Part I: The Classic Train Track Dilemma, or: The Trolley Problem
Imagine that you’re at a train station “open house” of sorts. People are there to admire trains and see how they operate. No trains are scheduled to run that day, so people are scattered all over the place.
There are some people gathering at the station; some standing on the tracks; and some, like you, standing on the hills admiring the scenery.
Suddenly you spot a train hurtling toward and about to hit a group of about fifty people, all of whom are unaware of it. You shout out to them, but whatever sound you make is drowned out by the party atmosphere down there. You estimate that if nothing is done, at least 90% will be killed.
It just so happens that you’re standing near a switch that, if flipped, would throw the train on to another set of tracks and save these fifty people. However, you notice that on the other set of tracks there stands a group of five people. By flipping the switch, though you could save the fifty, you’d almost certainly kill these five.
What do you do?
PART II – The Train Track Dilemma, Revisited
Now, before you make a decision, let’s throw in another spanner into your already-jammed-up-moral works. Being a train enthusiast, you spot something, on the tracks leading to the fifty, that looks a lot like a device that serves to limit speeds of trains as they approach the station.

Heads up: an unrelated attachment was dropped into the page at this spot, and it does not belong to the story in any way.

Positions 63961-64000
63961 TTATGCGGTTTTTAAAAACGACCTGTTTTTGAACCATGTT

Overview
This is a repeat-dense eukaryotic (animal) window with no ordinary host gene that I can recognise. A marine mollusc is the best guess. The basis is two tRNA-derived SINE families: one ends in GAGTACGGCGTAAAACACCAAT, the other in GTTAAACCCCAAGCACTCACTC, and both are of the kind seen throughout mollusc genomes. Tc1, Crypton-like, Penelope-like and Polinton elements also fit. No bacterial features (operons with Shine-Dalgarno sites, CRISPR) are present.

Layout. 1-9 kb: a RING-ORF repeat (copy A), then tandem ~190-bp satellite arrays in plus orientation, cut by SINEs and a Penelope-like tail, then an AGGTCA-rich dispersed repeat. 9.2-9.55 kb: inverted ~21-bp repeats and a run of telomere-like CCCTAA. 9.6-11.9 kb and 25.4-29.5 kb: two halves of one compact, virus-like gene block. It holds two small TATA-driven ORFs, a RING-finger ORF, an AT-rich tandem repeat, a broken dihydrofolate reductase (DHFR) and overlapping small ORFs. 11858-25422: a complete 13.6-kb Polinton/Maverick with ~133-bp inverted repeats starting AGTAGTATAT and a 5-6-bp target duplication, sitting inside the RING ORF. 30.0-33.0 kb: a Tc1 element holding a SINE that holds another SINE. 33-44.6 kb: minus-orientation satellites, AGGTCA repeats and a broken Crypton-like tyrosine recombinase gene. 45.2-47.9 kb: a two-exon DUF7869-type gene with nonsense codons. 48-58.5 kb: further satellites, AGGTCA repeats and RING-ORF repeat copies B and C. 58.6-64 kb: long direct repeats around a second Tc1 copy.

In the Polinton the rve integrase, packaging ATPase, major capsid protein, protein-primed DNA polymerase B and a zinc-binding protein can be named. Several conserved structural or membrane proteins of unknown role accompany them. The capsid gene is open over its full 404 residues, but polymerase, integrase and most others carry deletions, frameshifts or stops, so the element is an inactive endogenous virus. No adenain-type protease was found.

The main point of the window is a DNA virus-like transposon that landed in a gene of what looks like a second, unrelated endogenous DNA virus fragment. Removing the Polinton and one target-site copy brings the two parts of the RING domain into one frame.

It appears to be engaged, meaning that there is a possibility that the train will slow down sufficiently enough such that those fifty could possibly get out of the way. But you don’t know that — it might just be some rubbish or party prop.
You estimate a 50% chance that it is a speed limiter that works, saving those fifty; and a 50% chance that it isn’t one, allowing the train to go on at full speed, killing those fifty.
What now? Do you flip the switch? If you do, you could well be sentencing the five to death for the sake of fifty who might not even be at risk.
I love to read and write. Professionally, data science, technology, and sales ops are my thing. In my non-professional life, I aspire quite simply to be a good person, and encourage others to do the same. For those who care, I test as INFJ in the MBTI.